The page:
5 Raspberry Pi Operating Systems - dummies

5 Raspberry Pi Operating Systems

By Richard Wentk

There is intelligent life beyond the mind of Raspbian, and you can give your Raspberry Pi a brain transplant to change its personality and get a whole new computer for free!

Alternative brains do a lot more than change the color of the desktop and the shape of the windows. They’re more like ready‐made mini‐projects. Some turn your Pi into a music streaming box. Others convert it into a retro games machine. Or you can use one to make your Pi respond to voice commands.

Some of the options listed are included in NOOBS (New Out Of the Box Software). Others aren’t. To make them work, you’ll have to download files from a website and copy the files to a memory card. If you need extra instructions, you can find them near the file links on each website.


Pidora is a version of Linux, and it’s included in NOOBS. But it’s not Raspbian. Pidora is based on a Linux distro called Fedora. Pidora is more experimental than Raspbian and is famous for including all the most recent developments in Linux. It’s not as friendly as Raspbian, but it includes better tools for developing software.

You’ll want Pidora if you’d like to get more serious about using Linux for school, fun, or profit or if you just want to explore a ­different distro.

Different Linux distros use different package managers, so if you try to apt-get in Pidora, it will have no idea what you mean. The equivalent command in Pidora is yum. It does similar stuff, but some packages that are available in Raspbian aren’t available in Pidora and vice versa. This kind of semi‐compatibility is normal for distros. The core Linux commands are usually the same. Other features, especially package managers and the list of packages they support, can be very different.

Arch Linux

Arch Linux is another Linux! It’s also included in NOOBS. Arch Linux is a good choice when you become a Linux expert. There’s a special web page for small‐board versions.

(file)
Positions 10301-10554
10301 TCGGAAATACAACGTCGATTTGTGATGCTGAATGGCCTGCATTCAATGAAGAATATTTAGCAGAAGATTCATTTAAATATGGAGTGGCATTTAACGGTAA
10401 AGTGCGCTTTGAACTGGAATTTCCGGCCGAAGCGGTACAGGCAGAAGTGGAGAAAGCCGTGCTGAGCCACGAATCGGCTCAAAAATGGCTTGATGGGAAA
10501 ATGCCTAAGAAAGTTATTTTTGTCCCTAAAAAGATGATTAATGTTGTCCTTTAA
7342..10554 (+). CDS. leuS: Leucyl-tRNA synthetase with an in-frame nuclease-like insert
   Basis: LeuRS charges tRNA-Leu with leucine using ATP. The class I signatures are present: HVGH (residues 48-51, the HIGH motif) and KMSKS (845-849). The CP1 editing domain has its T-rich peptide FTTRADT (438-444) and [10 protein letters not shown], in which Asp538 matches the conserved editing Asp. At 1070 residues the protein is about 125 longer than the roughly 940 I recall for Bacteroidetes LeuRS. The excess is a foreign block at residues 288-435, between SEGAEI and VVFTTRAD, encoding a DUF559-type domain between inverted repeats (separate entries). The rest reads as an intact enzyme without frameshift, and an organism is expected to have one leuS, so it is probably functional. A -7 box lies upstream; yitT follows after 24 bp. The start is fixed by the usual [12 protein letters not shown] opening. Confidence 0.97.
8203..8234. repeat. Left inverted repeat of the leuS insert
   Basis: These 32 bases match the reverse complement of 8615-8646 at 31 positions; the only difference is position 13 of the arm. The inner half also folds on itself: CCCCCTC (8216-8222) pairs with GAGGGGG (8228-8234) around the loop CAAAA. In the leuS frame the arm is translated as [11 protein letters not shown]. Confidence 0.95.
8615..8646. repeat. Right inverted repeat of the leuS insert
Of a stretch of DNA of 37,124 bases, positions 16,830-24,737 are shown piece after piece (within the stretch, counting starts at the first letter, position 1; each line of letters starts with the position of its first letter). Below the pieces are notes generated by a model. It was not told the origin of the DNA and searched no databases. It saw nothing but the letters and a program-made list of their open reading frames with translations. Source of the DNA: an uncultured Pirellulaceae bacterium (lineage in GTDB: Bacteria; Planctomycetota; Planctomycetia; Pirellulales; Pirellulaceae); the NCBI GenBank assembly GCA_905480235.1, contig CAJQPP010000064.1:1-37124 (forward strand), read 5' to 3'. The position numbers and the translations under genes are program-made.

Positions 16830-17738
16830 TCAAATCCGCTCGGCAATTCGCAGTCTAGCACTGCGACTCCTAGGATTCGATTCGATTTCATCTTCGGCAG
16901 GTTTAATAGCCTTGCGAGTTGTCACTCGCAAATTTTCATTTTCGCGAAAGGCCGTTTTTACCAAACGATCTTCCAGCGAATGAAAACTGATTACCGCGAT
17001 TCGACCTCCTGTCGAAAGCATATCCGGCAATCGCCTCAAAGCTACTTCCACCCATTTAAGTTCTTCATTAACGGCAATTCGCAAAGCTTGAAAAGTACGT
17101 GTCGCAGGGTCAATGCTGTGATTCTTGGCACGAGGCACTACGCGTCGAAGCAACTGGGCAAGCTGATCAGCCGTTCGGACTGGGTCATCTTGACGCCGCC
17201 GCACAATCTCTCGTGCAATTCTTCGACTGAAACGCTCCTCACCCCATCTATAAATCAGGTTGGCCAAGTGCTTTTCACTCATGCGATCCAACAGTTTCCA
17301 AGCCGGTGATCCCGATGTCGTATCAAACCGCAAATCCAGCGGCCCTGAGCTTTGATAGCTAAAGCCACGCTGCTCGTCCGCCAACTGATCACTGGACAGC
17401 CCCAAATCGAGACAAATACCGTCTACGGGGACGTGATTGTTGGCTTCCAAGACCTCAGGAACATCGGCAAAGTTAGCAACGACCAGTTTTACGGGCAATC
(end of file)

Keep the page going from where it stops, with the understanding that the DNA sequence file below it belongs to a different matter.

Upside? You can make Arch Linux look good and do clever, useful things. Downside? You can spend a long time setting it up. If you’re already an expert, expect to spend at least a few hours online researching how to get it working. If you’re a beginner you should start elsewhere and come back later.

Arch Linux is very configurable, which means it’s like a big kit you have to put together yourself. Raspbian won’t take as much of your time, and you can do more with it right away. But you can’t customize it as much.

Arch Linux was designed to run well on other small‐board computers like the BeagleBone/BeagleBoard series and the Cubie range. (If these terms mean nothing to you, try searching for them online.) Arch Linux starts small and simple with plenty of room to grow if you decide you want it, which makes it a good choice for grown‐up projects that use small‐board technology. Raspbian is better for hands‐on learning and fun.


RetroPie is a collection of game emulators for fans of retro‐gaming. It turns your Pi into a one‐stop do‐everything console emulator, which mimics the features of classic gaming products such as the Nintendo 64, the Sega Master System, the Game Boy. It also does good impersonations of 1980s computers like the Sinclair ZX Spectrum, the Commodore Amiga, and the Atari 2600, from the days when hardware was terrible but games were great.

There’s an optional GPIO Adapter you can buy/build to connect real console buttons for a real console button experience. It’s not really optional if you want a good Nintendo experience. But some old computer games were keyboard driven, and you don’t need it for those.


Would you like to talk to your Pi? Do you want your Pi to talk to you? You need Jasper — the best (only . . .) voice‐controlled ­distro for the Pi. You also need a microphone, a loudspeaker, and the disk image for Jasper, which you can download from the Jasper Documentation page.

Jasper is a good example of a very cool project. You can use it to ask your Pi the time, get a weather update, play music, and check your email and Facebook notifications. It’s not quite as good at recognizing speech as Apple’s Siri or Amazon’s Echo/Alexa. But considering it’s running on $50 of hardware and not on a supercomputer the size of an aircraft carrier, it’s an impressive achievement.

If you want to see how Jasper works on the inside, the link includes access to all the source code. You can customize Jasper, but getting a finished version from the source code is difficult and complicated. If you want an adventure, the site includes good instructions.


PiMusicBox is a variant of Raspbian designed to make music streaming easy. It’s like a cut‐down version OpenELEC designed exclusively for music. It works with Spotify, SoundCloud, Last.fm, and various Webradio sources and is compatible with AirTunes/AirPlay so that you can control it and connect to it from your mobile phone or tablet.

Pi boards and audio add‐ons are so cheap you can use PiMusicBox to make an audio streamer that will do at least as much as a store‐bought streamer for a tiny fraction of the cost. And you can build it into a case of your choice.